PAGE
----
This is a #longread full of object lessons in how a corporate strategy can utterly swamp and fuck up a project, especially when mixed when liars with forceful personalities.
I still use Flickr for that oldest of reasons: I have friends who use it. And I don't like putting my photos on Facebook because I do not trust Facebook at all (which distrust they have earned, by constantly stealing user photos to use in ads). But I probably will not renew my Flickr Pro account because it just isn't worth it to me. There isn't value there anymore.
How Yahoo Killed Flickr and Lost the Internet
Among other problems, it wouldn't let you upload several photos at once, you had to go in manually submit them one at a time. It was downscaling photos to 450 x 600, murdering image quality. Users had to log in via Safari rather than in the app itself. It was striping EXIF data from photos as they uploaded—precisely the kind of thing Flickr's photo nerds wanted to see.
People. Fucking. Hated it.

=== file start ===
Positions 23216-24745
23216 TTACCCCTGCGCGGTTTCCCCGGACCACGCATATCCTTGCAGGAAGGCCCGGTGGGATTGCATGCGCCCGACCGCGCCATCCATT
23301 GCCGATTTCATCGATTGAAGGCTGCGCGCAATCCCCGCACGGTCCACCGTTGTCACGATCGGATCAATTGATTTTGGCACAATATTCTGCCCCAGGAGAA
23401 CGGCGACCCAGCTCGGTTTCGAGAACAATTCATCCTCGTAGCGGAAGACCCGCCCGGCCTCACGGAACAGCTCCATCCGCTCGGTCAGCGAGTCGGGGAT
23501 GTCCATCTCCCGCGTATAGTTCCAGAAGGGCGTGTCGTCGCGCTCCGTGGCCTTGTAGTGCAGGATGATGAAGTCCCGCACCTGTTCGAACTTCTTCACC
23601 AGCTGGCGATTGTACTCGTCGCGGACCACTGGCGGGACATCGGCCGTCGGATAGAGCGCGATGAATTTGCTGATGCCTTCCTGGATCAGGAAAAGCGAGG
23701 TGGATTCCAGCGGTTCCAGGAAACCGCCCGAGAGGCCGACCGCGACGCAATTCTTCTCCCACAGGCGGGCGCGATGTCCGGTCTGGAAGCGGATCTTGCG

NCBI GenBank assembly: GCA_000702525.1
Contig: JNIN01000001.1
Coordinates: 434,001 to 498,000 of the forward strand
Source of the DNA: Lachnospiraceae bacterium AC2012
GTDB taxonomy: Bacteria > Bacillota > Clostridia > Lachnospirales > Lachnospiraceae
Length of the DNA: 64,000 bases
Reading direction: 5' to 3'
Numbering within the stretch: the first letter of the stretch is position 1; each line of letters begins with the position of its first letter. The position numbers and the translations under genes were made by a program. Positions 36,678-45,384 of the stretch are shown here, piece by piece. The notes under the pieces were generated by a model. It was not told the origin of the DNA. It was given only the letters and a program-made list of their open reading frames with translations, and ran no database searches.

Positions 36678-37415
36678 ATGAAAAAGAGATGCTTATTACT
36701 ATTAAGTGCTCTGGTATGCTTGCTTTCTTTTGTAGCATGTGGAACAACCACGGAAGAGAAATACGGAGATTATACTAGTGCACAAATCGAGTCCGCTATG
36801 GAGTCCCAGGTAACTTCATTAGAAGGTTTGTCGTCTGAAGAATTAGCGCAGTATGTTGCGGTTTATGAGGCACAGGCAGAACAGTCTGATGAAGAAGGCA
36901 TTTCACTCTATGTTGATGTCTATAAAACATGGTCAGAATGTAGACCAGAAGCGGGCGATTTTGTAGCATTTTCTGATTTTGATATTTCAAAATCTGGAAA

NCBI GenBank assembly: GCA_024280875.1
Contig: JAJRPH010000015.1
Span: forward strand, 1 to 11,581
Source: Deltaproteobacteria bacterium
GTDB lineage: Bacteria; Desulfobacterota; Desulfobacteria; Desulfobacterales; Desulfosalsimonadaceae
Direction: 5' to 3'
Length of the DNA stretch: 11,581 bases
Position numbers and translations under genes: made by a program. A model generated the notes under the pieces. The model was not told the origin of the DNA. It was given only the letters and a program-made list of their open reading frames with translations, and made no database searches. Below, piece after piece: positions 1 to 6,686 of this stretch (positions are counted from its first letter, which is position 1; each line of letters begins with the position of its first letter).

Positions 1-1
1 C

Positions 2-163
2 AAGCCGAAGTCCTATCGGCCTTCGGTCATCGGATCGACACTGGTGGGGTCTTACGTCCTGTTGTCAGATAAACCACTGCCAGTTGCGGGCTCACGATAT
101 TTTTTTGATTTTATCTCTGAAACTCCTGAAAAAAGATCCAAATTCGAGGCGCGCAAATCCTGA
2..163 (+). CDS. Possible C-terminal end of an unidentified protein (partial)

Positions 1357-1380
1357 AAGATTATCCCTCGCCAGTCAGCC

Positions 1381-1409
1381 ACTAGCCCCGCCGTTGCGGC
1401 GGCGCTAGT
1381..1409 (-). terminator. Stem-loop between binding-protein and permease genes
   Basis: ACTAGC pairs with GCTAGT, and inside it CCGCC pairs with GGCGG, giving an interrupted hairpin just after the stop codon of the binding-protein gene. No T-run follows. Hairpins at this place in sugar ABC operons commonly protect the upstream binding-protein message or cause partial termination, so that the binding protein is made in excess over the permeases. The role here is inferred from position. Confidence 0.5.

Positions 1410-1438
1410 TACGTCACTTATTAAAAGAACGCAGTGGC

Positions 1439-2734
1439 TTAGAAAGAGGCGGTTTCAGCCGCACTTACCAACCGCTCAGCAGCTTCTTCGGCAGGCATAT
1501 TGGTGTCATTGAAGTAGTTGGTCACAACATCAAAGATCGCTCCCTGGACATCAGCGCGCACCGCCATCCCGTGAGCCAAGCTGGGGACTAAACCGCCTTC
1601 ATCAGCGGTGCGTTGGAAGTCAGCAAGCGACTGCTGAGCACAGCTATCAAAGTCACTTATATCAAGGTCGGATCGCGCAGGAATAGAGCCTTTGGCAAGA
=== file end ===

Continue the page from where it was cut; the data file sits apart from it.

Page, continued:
The app landed like a pile of mud on a wedding gown. As one App Store reviewer put it, "For uploading to Flickr, this is really the worst app I've tried; you're better off just emailing photos direct from the phone in that respect."
It somehow managed to get Flickr's two key strengths—photo sharing and storage—completely wrong.
Possibly worst of all—at least from a business perspective—you couldn't sign up for a Flickr account from the app. (In fact, you still can't. It kicks you over to the Web to sign up with Yahoo if you want to register as a new user.) While other apps draw users into their Web services (think Foursquare, Twitter, Facebook, and notably Instagram) the Flickr app that Yahoo Mobile rolled out had no mechanism for that. It was not a recruitment tool. It was just for existing users.
"That was a big oversight," says Fake. That's an understatement. It was the mother of all fuckups.